03 September 2011

I love it when people agree with us

I've been an admirer of Terry Eagleton's work for ages, but this is... wow.
In the European world bus drivers, florists and dental assistants are not usually expected to hold complex ideas about the origins of the world, the purpose of life, or what it means to live a rich, fulfilled, fully human existence. They are simply expected to get on with their everyday lives and leave these more fundamental questions to scholars and clerics. This is not so in the case of Islam. [...] Antonio Gramsci maintained that all ordinary people were at a certain level philosophers, but this is a lot more obvious in the Islamic world than it is elsewhere. Islamists are also natural-born internationalists. [...] Western societies deal with belief primarily by reducing it to a private affair. It becomes a kind of hobby or personal eccentricity, rather like collecting Javanese parrots or engaging in sado-masochistic pursuits [...] It is not a force for the transformation of reality but a refuge from it, like Madonna's Kabbalah or Tom Cruise's Scientology. [...] The capitalist West's problem is that it can neither kick belief nor get along with it. It can do neither with it nor without it. It needs some show of faith, not least in times of political crisis, to declare to the world what it stands for. In reality, however, capitalism is an inherently faithless system. As long as you roll into work, pay your taxes and refrain from beating up police officers, you can believe more or less what you like. Too much conviction smacks of fanaticism, and is bad for business. [...] Socialists may not agree with the content of Islamic faith, but they are well acquainted by their own history with the idea of millions of ordinary men and women living lives of conviction rather than of pragmatic self-interest. In this, at least, we share a precious tradition with those hounded by the Islamophobes.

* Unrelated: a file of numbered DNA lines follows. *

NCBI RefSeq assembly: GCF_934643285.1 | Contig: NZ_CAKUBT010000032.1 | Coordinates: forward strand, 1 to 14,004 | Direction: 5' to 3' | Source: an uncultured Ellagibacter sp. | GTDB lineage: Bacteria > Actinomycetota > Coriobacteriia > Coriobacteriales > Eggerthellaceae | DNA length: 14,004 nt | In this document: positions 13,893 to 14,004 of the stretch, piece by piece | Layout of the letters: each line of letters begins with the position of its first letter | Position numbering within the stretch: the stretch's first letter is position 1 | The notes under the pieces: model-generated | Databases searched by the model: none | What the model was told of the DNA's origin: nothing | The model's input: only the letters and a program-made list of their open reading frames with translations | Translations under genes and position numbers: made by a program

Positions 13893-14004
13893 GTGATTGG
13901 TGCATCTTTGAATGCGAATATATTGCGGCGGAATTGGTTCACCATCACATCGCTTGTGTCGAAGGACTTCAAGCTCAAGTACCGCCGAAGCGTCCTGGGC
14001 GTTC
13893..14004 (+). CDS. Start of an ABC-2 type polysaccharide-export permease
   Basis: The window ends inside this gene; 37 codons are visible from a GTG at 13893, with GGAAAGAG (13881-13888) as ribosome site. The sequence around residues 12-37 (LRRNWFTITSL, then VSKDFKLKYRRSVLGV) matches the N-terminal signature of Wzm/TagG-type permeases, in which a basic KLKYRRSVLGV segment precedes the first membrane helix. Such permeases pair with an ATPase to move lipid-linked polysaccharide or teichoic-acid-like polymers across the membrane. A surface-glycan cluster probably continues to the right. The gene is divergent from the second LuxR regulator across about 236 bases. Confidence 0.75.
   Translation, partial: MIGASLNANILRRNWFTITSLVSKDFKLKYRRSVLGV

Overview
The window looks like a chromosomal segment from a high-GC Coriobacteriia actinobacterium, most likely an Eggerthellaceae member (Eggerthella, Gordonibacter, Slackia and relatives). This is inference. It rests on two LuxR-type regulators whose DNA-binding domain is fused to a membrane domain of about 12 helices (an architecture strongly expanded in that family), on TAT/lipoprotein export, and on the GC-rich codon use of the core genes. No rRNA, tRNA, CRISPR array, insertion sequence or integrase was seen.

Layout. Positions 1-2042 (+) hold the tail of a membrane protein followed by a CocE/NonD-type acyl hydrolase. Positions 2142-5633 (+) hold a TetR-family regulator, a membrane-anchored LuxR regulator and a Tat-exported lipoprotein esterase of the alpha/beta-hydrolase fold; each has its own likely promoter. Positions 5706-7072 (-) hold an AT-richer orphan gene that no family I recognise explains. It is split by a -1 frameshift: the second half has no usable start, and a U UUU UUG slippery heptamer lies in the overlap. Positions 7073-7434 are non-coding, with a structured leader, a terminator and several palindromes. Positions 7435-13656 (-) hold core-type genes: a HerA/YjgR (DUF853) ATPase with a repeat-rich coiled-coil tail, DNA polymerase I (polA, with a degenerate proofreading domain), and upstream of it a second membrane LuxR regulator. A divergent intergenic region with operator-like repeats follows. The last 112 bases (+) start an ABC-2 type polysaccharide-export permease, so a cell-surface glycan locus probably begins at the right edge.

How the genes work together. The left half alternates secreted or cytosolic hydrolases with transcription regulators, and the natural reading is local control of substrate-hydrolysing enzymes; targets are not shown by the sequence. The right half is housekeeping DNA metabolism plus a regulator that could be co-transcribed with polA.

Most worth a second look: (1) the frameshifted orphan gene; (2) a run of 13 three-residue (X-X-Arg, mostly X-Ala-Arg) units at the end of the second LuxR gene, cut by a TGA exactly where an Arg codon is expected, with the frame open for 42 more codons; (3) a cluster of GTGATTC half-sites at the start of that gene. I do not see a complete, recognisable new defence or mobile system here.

Chaos Marxism stands 4-square behind the democratisation of philosophy; of the necessity of faith to break out of the utilitarian/entropic straitjacket of bourgeois ideology; for mystics and dialectical materialists to take each other seriously. Such ideas - as well as ecosocialism, and the understanding of the pivotal role of information workers in the senile capitalist countries (aka "the West") - have to be at the centre of any new International.


  1. That's a great essay. To paraphrase Morris Berman's criticism of the US, when your whole value system is based around the accumulation of capital, you no longer have a value system.

    The idea that somebody, somewhere, sincerely stands for something (and doesn't simply pose ironically) is deeply unsettling to a postmodern capitalist society.

    By the way, would a Chaos Marxist International be called the Infinite International?

  2. I certainly think Infinite International would be a great name for a webforum or blog. But unlike Trotsky, I am not of the opinion that "if there are only five of us in the world, the first step is to start the International". The first step is to start work where we are.